Dogs Can Recognize A Bad Person And There’s Science To Prove It

Are you a cat person? Do you like dogs more? Some would say that dogs are needy. Yes, we all know that cats are independent buddies. But, dogs are more caring and sensitive.

They can “smell” fear and they really know when you are sad or scared. Do you know that a dog can make a difference between a happy and an angry face.

Study confirms that!

A study released in the journal Animal Cognition showed that dogs understand when you point at something. The best part?

Dogs can figure out if the gestures are misleading. Akiko Takaoka of Kyoto University in Japan led the study which included 34 dogs and three rounds of pointing.

Experts wanted to know if pups “automatically” follow their owners’ pointing gestures. Dogs were tested in two different experiments. The experiments included food and two containers.

Experiment 1

  • Phase 1 – Experts point at the container filled with food.
  • Phase 2 – Experts show the content of both containers, and then point at the empty container.
  • Phase 3 – Same as Phase 1.

The results showed that most of the dogs followed the pointing in Phase 1.

Most dogs ignored the pointing in Phase 3.

Experiment 2

In the next stage, pets followed a new experimenter who did Phase 1 again. Their motivation was still present.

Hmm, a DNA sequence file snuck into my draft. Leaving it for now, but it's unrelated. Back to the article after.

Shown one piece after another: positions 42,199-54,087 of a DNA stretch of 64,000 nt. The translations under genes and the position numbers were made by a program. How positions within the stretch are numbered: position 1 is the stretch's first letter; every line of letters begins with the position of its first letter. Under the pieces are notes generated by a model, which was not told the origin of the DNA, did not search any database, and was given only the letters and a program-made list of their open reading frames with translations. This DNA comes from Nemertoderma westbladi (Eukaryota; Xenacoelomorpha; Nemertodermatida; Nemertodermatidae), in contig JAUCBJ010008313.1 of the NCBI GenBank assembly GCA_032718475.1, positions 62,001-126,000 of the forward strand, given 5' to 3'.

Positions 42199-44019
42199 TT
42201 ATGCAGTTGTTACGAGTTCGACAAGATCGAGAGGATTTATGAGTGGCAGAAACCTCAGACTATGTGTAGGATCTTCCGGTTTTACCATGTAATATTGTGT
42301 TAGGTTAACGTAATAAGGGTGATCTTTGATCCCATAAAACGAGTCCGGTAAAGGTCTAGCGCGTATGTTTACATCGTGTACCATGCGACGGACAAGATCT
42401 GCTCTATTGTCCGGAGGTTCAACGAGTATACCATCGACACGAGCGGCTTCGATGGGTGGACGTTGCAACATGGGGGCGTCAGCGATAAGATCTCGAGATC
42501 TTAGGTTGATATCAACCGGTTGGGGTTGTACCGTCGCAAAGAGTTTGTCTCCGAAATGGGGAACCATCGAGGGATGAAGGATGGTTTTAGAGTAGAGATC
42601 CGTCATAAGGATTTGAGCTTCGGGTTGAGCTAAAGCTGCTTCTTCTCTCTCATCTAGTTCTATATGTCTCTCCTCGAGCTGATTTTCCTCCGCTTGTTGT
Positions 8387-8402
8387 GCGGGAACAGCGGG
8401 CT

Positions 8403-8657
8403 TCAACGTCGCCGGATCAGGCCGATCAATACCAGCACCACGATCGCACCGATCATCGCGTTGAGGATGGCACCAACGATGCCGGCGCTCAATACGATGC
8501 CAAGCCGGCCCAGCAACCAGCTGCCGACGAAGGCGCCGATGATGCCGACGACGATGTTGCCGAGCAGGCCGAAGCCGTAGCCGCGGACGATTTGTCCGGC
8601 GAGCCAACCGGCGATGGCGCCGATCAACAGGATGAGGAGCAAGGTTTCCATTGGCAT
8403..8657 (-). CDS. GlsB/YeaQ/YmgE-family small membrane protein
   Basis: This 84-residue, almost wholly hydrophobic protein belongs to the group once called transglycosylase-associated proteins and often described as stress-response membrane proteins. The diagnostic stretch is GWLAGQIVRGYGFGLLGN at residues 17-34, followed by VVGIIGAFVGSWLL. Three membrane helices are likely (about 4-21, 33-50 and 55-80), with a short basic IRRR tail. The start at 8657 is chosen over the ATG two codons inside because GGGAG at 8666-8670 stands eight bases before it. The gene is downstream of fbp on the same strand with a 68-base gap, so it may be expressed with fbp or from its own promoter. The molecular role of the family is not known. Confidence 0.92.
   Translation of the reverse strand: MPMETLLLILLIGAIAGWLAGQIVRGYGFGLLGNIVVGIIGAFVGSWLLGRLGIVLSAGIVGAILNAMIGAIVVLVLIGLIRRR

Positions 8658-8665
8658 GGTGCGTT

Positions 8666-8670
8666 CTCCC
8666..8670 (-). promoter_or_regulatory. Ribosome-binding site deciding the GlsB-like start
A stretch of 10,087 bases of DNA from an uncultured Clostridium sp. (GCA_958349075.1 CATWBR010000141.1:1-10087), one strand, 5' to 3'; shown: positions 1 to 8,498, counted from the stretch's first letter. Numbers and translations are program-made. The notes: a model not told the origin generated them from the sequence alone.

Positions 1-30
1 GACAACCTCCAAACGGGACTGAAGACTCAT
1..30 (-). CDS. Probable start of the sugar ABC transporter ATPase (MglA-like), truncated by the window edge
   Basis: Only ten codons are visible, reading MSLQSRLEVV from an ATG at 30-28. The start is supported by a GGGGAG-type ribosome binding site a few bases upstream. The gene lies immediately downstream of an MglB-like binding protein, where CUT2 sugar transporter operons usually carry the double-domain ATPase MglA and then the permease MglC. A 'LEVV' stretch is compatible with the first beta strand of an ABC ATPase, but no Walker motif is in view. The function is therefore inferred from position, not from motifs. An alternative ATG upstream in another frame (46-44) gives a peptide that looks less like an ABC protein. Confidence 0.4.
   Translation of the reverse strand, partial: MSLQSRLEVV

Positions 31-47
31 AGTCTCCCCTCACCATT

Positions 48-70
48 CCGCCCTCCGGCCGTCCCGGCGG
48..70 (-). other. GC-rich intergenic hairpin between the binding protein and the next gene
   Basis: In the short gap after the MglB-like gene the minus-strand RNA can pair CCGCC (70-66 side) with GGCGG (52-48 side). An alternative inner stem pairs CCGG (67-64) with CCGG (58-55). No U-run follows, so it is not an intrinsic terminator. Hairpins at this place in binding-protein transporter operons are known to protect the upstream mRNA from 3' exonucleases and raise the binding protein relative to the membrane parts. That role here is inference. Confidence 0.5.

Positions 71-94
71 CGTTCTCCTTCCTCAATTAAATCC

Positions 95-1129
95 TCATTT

“These results suggest that not only dogs are highly skilled at understanding human pointing gestures, but also, they make inferences about the reliability of a human who presents cues and consequently modify their behavior flexibly depending on the inference.”

Takaoka found that pups “devalued the reliability of a human” real quick. This was a rather surprising finding.

“Dogs have more sophisticated social intelligence than we thought. This social intelligence evolved selectively in their long-life history with humans.”

John Bradshaw, an Honorary Research Fellow at the University of Bristol’s vet school, explained that this experiment shows that pups prefer predictability.

“Dogs whose owners are inconsistent with them often have behavioral disorders. If they consistently don’t know what’s going to happen next, they can get stressed, aggressive, or fearful.”

What does he say about the second step of the experiment? “Dogs are almost information junkies,” he said. They like new things, and new stuff fascinates them.

Bradshaw also noted that dogs are more intelligent than we can ever imagine. However, their intelligence is much different than ours.

Dogs are “very sensitive to human behavior but they have fewer preconceptions,” adding that “ they don’t reflect back on the past in an abstract way, or plan for the future” and live in the present.

An experiment released in the Neuroscience and Biobehavioral Reviews showed that dogs can understand the communication between owners and other people.

Dog owners act out a scenario in which they ask others for help while their dogs are watching. Dogs can understand social rules and they know if the stranger is rude.

The pups avoided rude strangers even when they have treats in their hands.